Background: Stroke incidence has continued to increase recently in most countries. The roles of individual-level income on the incidence of overall stroke and its subtypes are still unknown, especially in low- and middle-income countries and the cross-national evidence is also limited. We explored the association between individual-level income and stroke incidence in Finland and China. Methods: Changde Social Health Insurance Database (N=571 843) and Finnish population register (N=4 046 205) data were used to calculate standard stroke incidence rates, which were employed to assess the absolute incidence difference between income quintiles. Cox regression was used to compare income differences in first-ever stroke incidence. Results: The highest income quintile had lower overall and subtype stroke incidence when compared to lower-income quintiles. The relative difference was more evident in hemorrhagic stroke incidence. After adjusting for age and employment status, the disparity of stroke incidence between the lowest and highest income quintiles was high among both men and women and in Finland and China. The disparity was particularly notable among men: in Finland, the hazard ratio (HR) for hemorrhagic stroke was 0.633 [95% confidence interval (95% CI) 0.576–0.696] and HR 0.572 (95% CI 0.540–0.606) for ischemic stroke. The respective figures were HR 0.452 (95% CI 0.276–0.739) and HR 0.633 (95% CI 0.406–0.708) for China. Conclusions: Individual-level income is related to overall and subtype stroke incidence. Future studies should explore the causal relationship between individual-level income and stroke incidence.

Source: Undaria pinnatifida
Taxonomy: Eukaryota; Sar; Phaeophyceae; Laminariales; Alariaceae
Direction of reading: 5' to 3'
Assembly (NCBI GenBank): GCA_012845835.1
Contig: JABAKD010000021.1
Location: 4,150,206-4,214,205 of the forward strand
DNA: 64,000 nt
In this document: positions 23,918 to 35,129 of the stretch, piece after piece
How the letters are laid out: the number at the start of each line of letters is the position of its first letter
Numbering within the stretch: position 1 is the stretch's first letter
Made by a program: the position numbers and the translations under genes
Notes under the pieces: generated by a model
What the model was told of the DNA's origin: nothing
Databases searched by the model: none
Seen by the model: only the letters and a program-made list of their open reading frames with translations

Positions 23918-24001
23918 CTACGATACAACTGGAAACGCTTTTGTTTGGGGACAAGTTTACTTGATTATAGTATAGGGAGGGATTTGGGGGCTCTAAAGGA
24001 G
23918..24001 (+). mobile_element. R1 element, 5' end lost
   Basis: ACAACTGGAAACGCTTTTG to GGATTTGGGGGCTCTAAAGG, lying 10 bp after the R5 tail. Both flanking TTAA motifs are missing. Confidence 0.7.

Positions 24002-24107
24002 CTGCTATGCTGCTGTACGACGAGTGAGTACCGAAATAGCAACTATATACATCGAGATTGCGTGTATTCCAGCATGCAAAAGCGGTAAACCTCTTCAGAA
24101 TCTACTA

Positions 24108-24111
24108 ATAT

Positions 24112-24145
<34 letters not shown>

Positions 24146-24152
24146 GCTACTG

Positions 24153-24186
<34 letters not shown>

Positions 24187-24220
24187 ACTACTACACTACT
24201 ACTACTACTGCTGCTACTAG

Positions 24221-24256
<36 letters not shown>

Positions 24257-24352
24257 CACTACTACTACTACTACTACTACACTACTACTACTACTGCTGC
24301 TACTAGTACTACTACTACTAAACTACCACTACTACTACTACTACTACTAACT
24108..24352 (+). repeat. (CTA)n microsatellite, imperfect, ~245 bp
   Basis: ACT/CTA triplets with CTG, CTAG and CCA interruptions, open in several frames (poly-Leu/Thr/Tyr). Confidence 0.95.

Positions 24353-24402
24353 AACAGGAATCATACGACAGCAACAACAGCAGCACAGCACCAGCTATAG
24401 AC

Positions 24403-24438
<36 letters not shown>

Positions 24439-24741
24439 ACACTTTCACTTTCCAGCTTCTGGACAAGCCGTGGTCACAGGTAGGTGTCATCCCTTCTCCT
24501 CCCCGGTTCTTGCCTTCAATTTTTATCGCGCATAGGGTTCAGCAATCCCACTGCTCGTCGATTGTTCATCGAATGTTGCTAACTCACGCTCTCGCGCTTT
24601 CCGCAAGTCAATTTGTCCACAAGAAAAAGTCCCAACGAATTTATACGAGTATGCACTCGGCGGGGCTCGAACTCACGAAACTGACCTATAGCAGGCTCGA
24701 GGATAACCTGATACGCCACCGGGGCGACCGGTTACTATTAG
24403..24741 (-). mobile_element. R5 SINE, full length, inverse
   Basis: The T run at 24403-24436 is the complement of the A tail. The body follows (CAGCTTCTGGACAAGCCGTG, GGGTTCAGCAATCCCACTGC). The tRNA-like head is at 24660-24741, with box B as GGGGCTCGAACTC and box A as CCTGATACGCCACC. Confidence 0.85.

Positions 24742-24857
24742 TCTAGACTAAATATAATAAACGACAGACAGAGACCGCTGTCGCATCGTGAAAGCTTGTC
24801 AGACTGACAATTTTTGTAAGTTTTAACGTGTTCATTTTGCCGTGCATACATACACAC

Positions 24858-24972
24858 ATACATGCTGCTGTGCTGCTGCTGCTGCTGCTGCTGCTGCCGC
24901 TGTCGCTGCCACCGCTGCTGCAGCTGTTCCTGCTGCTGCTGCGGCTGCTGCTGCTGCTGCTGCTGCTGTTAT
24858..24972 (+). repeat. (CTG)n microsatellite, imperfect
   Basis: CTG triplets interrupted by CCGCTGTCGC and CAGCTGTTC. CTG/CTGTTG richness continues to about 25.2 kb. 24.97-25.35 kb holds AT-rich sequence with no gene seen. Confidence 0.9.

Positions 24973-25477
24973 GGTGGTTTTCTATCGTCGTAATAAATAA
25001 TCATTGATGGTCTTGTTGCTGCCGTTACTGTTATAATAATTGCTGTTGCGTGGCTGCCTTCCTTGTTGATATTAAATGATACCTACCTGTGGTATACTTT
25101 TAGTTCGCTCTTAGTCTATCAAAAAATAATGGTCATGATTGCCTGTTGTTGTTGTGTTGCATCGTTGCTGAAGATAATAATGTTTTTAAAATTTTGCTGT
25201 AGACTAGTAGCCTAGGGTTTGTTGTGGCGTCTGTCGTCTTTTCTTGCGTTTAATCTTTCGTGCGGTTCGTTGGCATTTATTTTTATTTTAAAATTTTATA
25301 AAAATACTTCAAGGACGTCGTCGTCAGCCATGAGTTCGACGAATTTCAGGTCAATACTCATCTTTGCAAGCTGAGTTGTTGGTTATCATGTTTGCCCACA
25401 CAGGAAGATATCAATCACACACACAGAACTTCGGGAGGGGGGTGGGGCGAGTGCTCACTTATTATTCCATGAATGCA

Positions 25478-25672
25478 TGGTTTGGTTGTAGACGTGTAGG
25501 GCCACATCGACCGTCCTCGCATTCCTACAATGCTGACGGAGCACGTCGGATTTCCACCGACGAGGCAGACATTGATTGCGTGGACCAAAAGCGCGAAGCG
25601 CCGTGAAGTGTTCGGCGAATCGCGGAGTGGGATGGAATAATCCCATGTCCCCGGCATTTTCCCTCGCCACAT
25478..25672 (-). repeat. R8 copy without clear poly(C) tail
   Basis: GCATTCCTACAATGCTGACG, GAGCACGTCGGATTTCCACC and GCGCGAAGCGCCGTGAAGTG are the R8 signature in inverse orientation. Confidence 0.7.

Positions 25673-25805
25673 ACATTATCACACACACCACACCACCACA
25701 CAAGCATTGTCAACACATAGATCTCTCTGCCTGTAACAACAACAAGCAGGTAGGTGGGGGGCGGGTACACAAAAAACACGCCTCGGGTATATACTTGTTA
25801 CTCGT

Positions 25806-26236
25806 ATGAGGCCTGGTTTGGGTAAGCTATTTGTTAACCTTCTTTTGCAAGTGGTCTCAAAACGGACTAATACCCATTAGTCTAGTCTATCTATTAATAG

• 103.
    Åberg Yngwe, Monica
    et al.
    Stockholm University, Faculty of Social Sciences, Centre for Health Equity Studies (CHESS).
    Östberg, Viveca
    Stockholm University, Faculty of Social Sciences, Centre for Health Equity Studies (CHESS).
    The family's economic resources and adolescents' health complaints - do adolescents' own economic resources matter? 2013In: European Journal of Public Health, ISSN 1101-1262, E-ISSN 1464-360X, Vol. 23, no 1, p. 24-29Article in journal (Refereed)
    Abstract [en]

    Background: The present study focuses on the relevance of economic resources to psychological and psychosomatic health complaints during adolescence. It explores the link between the family's and the adolescent's economic resources and investigates whether or not differences in health complaints by the family's financial situation can be explained by adolescents' own economic resources. Methods: Drawing on data from two Swedish surveys on living conditions during adolescence (in the age group 10-18 years) conducted in 2002-03, logistic regressions were used to assess the associations between adolescents' own and household economic resources on two measures of health complaints. Results: The association between family economic hardship (i.e. lack of cash margin) and adolescents' health complaints largely disappeared when controlling for adolescents' own economic resources. Three measures of own absolute and relative economic resources were used. Out of these, the ability (or not) to buy things that others have was connected with both psychological [Odds ratio (OR) 2.16, 95% confidence interval (95% CI) 1.6-2.9] and psychosomatic complaints (OR 1.67, 95% CI 1.3-2.1), irrespective of age and gender. The importance of lacking a personal cash margin or not being able to join friends seemed to differ between age groups and genders. Conclusions: The importance of different aspects of economic resources seems to vary across age groups and gender. However, not being able to buy things that others have was clearly associated with health complaints irrespective of age and gender. Family economic hardship was associated with adolescents' health complaints, and this association was largely explained by adolescents' own economic resources.